Pride Toronto said it increased security measures for this year’s parade due to growing concerns about hate: policing costs more than doubled from last year and insurance costs increased from $67,000 to $300,000 in 2022 .
For Delcol, whose child came out as non-binary in 2015 when Delcol “knew nothing about what it meant to be non-binary,” Showing up at Pride is as much about visibility for the kids as it is for the parents. With PFlag, Delcol aims to support parents so they can support their children — something that has become even more challenging with increasing misinformation and disinformation, said Delcol, who gives education workshops. .
Delcole stresses that, while parents — or anyone — may not fully understand what it means when a child comes out as non-binary, “you have to respect that.” No need to understand.”
Hearty cheers broke out as parade participants saw Toronto Pflag signs, including: “The labels are for canned soup,” and “I love my gay baby!” Pflag York Area President Tristan Coolman unfurled a placard that read: “O York Catholics… prepare for the Second Coming!”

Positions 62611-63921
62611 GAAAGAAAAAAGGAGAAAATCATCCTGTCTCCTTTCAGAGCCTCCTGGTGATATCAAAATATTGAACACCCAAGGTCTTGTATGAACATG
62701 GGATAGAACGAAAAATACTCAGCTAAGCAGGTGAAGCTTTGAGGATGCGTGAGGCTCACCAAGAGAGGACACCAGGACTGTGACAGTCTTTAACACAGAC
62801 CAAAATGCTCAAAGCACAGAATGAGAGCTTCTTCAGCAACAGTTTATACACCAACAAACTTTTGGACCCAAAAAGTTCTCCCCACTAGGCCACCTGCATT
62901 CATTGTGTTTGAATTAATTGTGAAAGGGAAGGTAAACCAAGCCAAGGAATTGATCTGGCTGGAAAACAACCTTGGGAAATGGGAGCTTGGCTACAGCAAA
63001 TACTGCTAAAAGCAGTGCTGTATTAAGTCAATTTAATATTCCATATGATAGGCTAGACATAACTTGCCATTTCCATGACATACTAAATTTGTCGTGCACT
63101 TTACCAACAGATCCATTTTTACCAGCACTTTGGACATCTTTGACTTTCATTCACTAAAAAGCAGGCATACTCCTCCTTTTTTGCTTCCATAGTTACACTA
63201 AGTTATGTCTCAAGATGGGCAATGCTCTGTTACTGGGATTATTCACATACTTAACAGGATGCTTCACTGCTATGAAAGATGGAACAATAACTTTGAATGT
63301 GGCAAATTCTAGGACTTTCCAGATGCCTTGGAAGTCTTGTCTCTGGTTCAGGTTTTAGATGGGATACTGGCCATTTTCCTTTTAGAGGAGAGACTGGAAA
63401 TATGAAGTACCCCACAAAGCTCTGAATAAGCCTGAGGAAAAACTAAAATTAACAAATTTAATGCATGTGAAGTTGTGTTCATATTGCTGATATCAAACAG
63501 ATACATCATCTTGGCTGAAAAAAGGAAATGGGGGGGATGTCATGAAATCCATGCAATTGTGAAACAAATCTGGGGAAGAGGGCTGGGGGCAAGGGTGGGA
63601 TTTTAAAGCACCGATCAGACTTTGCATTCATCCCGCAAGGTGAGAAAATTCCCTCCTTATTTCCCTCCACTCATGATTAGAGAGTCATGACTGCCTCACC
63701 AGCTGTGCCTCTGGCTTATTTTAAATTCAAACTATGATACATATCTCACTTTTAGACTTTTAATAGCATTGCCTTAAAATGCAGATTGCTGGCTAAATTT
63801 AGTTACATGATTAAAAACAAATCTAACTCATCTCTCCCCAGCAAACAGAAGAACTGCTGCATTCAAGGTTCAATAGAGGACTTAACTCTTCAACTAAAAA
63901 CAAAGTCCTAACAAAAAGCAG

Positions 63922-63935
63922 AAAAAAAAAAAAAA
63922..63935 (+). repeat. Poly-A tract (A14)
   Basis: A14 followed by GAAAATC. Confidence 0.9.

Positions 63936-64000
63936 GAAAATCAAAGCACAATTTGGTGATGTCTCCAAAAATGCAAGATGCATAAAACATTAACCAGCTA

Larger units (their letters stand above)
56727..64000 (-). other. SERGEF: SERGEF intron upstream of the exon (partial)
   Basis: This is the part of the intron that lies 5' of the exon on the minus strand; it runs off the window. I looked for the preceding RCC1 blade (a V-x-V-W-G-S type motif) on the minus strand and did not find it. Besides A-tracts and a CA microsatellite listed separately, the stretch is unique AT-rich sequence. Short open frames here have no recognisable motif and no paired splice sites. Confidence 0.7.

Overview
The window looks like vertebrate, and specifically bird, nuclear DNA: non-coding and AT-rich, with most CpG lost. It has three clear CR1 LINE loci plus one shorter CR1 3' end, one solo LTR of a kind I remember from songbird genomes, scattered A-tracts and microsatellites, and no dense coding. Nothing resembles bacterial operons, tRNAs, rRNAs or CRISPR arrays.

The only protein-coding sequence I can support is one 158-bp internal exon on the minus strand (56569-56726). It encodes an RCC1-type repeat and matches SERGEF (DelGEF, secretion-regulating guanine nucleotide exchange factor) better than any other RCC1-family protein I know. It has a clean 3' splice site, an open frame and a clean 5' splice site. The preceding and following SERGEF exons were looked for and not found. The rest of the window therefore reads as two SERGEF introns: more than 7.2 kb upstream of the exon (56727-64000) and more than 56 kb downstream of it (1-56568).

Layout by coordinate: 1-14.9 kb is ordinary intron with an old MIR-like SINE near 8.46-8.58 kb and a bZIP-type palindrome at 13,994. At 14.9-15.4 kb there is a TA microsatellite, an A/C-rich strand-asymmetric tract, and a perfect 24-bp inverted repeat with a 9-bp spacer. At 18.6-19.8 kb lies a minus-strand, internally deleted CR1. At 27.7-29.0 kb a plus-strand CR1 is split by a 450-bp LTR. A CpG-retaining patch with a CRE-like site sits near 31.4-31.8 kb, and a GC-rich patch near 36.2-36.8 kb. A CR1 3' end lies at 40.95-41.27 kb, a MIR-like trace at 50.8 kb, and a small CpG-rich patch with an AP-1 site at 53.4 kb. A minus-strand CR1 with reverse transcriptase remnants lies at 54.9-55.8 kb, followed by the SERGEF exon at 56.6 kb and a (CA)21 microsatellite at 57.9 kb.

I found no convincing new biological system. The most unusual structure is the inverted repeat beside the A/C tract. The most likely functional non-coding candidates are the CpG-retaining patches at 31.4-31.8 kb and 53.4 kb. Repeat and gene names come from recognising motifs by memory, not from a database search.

At the corner of Carlton and Yonge Streets, homophobic sentiments boomed from a religious speaker’s mic, struggling to be heard over the thump of passing floats.
Realizing the irony, two shirtless men wearing booty shorts stopped to kiss right in front of the man’s station. Jayla B., a high school student who declined to give her full last name, confronts the preacher, questioning what is considered “sin” after all. His friends followed him shouting words of encouragement.
“Why are you here, out of place, doing this?” He said. “Look how many of us are here.”